For two countries that have so much in common, Sweden and Denmark have vastly different approaches to the public debate.
At least, that's what you'll hear on a new programme on Danish radio station Radio24syv, which will be targeted at a Swedish audience despite being recorded in Copenhagen.
The Local Denmark chats to the host, historian and author Mikael Jalving, about his effort to help Swedes deal with taboo subjects.
He says that while Danes and Swedes are extremely alike, there are a heap of differences.
“One of these is that the presence of dissent and ideological tensions is much more taboo in Sweden than here. The political nobility of Sweden seems to be obsessed with mainstreaming the right to tolerance, equality and multiculturalism. So it’s not just a difference of opinion on certain topics, but rather how we tackle issues and taboos,” he says.
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He adds that in Sweden it's preferable to have taboos than to criticize them.
“You see this in areas like immigration and the integration of people from Muslim countries, feminism, prostitution, authority, nationality, crime and punishment, and even the approach to schooling. Swedes view the Danish discourse as something evil, racist, fascist – you name it,” he explains, adding that a discussion about this with the Swedes themselves will be the focus of the programme.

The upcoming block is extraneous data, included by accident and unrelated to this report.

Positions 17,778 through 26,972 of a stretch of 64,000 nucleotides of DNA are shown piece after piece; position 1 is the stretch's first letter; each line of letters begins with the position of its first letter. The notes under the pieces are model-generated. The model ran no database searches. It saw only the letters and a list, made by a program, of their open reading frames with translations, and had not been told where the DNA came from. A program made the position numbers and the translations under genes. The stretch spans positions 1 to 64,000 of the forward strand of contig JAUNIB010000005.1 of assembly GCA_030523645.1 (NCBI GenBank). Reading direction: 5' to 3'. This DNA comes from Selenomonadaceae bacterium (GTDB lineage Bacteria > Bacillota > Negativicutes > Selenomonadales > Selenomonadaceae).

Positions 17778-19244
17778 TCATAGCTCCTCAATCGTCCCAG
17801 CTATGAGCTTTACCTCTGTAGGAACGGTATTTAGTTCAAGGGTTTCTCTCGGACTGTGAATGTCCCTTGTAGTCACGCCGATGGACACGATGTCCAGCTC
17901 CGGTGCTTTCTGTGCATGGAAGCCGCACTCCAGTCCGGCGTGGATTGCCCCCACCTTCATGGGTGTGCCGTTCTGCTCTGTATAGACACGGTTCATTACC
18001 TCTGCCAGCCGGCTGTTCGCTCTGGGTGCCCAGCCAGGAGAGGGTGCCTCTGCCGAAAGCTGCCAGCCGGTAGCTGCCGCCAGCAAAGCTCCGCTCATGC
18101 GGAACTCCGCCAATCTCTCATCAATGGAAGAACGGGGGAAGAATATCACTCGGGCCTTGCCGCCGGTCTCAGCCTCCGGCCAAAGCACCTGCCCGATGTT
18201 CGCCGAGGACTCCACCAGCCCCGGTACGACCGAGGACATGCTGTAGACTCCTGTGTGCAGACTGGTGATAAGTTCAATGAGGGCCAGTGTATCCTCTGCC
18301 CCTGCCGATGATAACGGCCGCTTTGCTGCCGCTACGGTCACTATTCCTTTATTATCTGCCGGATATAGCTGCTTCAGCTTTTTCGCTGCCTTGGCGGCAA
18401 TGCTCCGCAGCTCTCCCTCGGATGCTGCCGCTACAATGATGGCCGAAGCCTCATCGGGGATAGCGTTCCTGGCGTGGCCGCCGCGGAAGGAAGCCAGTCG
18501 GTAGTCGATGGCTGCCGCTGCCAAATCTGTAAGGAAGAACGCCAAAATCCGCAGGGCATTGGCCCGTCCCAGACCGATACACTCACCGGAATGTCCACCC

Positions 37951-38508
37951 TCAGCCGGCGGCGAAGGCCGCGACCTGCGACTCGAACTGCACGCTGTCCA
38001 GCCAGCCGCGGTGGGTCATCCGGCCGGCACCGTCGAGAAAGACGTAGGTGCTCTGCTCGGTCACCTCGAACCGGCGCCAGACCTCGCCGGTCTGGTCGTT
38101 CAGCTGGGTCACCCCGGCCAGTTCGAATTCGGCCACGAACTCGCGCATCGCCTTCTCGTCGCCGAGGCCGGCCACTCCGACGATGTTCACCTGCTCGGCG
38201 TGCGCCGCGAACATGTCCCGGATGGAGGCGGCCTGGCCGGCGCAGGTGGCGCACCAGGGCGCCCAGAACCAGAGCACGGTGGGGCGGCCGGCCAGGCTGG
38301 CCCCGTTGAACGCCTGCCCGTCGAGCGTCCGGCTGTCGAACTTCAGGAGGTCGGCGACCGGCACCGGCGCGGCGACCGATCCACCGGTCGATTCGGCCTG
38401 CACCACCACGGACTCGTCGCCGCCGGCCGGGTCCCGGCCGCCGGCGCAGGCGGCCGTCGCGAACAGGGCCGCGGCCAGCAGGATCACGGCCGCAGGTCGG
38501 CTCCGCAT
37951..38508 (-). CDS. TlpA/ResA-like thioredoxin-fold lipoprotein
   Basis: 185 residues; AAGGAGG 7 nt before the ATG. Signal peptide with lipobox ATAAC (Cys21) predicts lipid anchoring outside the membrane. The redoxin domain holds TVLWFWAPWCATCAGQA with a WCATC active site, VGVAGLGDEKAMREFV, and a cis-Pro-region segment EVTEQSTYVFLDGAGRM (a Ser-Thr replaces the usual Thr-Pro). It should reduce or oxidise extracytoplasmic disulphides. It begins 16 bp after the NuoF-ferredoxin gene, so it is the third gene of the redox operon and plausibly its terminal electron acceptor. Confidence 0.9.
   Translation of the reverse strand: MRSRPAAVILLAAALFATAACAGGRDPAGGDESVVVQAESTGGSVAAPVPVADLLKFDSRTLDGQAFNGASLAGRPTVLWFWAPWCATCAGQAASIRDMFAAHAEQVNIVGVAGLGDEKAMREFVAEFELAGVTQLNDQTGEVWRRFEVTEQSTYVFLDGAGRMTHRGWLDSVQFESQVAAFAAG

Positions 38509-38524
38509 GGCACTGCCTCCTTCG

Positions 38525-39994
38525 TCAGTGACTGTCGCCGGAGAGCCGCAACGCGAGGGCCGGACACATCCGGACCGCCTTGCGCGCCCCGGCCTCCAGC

In the full interview, published here on The Local Denmark, Jalving slices a burning sword through the Swedish mentality, suggesting that their “avant-garde self stature” is prime for satire.
Another topic he plans to tackle is immigration.
“The first taboo in Sweden is that immigration is a good thing. It is presented as something profitable – financially, politically, and culturally – and as a refreshing and rebooting of the populace,” he explains.
“The next is that the quantity of immigrants doesn’t matter, that you can take in as many as you want. In any other European country, whether one likes immigration or not, quantity is a natural topic of discussion. How many can we take in? That is a practical and pragmatic question, but Sweden does not have that conversation. Pragmatism is seen as something unholy or evil.”